Have you considered creating an e-course? What does the process of creating an e-course look like? How can you go about selling your e-course?
In this podcast episode, Whitney speaks to Chrissy Lawler about how to create and sell out an e-course.
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Meet Christine Lawler
Chrissy is a licensed Marriage and Family Therapist, mom of three (soon to be four!), and lover of sleep! She founded the sleep consulting company, The Peaceful Sleeper, for two main reasons: she recognized how critically important sleep is in all aspects of life, and she believes that many mothers are under-informed or feel unnecessary guilt when it comes to sleep training and sleep coaching their baby.
She’s been practicing therapy for 10 years now and has realized that sleep issues are a common thread among all of her clients. She quickly gained additional training in advanced sleep medicine and learned that many of the mental health challenges mothers (and children) face today stem from inadequate sleep. Chrissy’s ultimate goal is to help mothers reclaim the magic of motherhood by getting babies and their moms the sleep that they need.
In This Podcast
- Expanding beyond private practice
- Self-publishing her book
- Troubleshooting Guides
- What came next
- The e-course process
- Successfully selling an e-course
Expanding beyond private practice
Chrissy had the thought of stepping outside of her private practice floating in the back of her mind. Having babies of her own, she realized that sleep is actually really hard. Getting your babies to have a good sleep is difficult and overwhelming. Even before having kids, Chrissy worked with treating adult insomnia, so sleep had always been a part of her practice.
Chrissy experienced postpartum depression and anxiety which she believes, and current research supports it, that it had more to do with the sleep deprivation than just the hormone shifts. Sleep training became a passion. Chrissy sleep trained her babies, helped her friends sleep train their babies, and then realized that if she could help people on a broader scale to improve their sleep, then she would be helping people to raise their baseline which makes everyone do better. Chrissy would always gloss over sleep issues with her clients and realized that this was underserving them. She now has a voice in that space and wanted to take her message to a broader audience, not just her clients.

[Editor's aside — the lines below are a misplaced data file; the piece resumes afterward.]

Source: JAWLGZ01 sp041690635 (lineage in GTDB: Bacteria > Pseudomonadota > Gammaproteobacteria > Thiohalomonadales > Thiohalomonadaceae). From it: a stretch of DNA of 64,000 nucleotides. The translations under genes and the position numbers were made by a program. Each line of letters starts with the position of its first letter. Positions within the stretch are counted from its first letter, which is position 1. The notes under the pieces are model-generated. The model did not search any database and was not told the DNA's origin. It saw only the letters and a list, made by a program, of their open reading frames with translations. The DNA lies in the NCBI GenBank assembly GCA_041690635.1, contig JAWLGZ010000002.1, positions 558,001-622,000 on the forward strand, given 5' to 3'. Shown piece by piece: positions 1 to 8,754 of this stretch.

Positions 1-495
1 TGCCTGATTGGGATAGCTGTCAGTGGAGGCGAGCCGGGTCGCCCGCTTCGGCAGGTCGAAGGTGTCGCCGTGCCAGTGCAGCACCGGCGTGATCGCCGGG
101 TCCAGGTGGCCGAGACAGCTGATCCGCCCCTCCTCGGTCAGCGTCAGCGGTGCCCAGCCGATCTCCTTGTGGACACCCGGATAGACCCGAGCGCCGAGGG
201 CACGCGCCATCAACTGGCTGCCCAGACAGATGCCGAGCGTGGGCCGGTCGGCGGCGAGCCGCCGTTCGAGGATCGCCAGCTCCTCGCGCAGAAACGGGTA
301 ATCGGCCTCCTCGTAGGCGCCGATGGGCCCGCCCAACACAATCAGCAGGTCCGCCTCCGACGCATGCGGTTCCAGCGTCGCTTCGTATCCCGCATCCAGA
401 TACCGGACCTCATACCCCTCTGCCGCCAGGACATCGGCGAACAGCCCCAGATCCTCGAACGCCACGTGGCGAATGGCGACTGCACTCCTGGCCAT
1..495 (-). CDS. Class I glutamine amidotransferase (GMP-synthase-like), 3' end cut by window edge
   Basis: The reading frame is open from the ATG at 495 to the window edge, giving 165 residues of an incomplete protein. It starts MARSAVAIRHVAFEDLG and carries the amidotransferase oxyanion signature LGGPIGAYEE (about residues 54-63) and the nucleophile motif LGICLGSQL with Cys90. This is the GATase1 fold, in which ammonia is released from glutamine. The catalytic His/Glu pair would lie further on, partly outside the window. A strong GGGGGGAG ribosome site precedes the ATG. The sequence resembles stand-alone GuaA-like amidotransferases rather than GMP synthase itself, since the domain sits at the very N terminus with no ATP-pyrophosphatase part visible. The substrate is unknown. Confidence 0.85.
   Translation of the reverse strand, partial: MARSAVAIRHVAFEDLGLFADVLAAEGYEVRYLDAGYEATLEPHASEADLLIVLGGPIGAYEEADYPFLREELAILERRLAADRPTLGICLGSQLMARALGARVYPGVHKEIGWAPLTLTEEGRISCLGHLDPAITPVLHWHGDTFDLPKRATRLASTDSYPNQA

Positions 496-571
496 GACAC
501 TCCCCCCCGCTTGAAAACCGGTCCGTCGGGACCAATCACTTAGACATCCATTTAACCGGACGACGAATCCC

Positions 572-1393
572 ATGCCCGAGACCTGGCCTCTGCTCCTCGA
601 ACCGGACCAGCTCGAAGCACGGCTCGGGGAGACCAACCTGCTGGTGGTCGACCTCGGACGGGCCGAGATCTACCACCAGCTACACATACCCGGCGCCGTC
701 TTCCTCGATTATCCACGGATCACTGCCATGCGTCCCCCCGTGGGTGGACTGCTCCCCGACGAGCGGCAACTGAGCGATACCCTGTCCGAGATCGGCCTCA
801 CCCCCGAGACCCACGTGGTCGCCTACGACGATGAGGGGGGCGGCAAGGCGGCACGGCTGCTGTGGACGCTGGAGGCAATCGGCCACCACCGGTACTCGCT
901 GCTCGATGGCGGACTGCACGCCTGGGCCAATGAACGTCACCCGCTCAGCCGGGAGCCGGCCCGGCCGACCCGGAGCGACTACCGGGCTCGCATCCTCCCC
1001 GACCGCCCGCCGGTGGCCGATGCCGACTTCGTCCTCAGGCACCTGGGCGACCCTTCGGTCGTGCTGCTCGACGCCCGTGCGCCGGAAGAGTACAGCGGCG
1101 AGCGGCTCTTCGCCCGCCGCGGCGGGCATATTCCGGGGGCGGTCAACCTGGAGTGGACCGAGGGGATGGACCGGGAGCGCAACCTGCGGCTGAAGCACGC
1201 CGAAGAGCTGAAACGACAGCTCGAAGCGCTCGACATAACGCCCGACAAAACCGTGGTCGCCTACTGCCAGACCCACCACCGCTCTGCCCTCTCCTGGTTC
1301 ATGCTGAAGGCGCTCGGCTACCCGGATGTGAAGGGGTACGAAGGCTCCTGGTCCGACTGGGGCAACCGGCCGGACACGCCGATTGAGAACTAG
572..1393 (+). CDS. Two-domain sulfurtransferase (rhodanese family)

Self-publishing her book
Chrissy self-published a book on Amazon and at first, it was just friends and family who bought the book. Then it started doing really well and, thanks to the support of her community who gave her the confidence, Chrissy realized she was onto something and she had something that people really want and need.
How she did this:
- Baby steps – Chrissy had to stay small and just think about what people want to know. She then took those steps, rounded them out a bit, and turned them into a guide. After adding a bit more meat and making it a bit more comprehensive she had a book.
- Set time aside – Set aside a certain amount of time, at the same time, every single day, and just go and sit at your computer. Even if you just do a sentence a day, it keeps that momentum going and is less daunting and overwhelming than devoting hours to sitting down and writing a book.
Oh, wow, people want and need this. I’m onto something.
This is where Chrissy’s journey really began. In August 2018, she told herself that she can’t help people if they don’t know she exists. She went onto her Instagram, which at the time had 400-500 followers, and started to document the journey of sleep training her baby. She offered to help people train their babies for free that month and all she asked in return was that they shared her information. Her Instagram really started to gain momentum and a beautiful thing happened. Chrissy realized that everyone kind of had the same questions so she saved the responses and soon noticed that she had quick two-paragraph notes for 15 different subjects. She decided to add some more info to each subject, throw it all together and sell it for $3. In her first month, she made $3000.
What came next
It’s just been a progression of one thing at a time. Figuring out how to still find a balance in my practice, and balance with my family, and figure out how to do kind of a totally different kind of business.
After the book and troubleshooting guides, Chrissy just rode the wave for a little while. Some things happened in their lives which left her feeling like a hot mess so she decided to just coast and figure out how to manage her life. Once she recovered from that, she took the next step…video courses. Some people digest content better by listening or watching and, thanks to Instagram, Chrissy was comfortable in front of the camera and talking. Talking to people was actually a much more natural process for Chrissy, writing had started to feel more like pressure to her. It took longer than planned (because of life, babies, etc.) but she has just launched her full sleep training course.
The e-course process
My community has given me grace and freedom to be able to have a messy evolution, which is exactly what entrepreneurship looks like.
- The videographer came to record the content with Chriss and the video was then edited.
- Chrissy started on Vimeo but moved over to Teachable as it is a lot more user-friendly.
- Adding different people to the team, navigating everything as they go.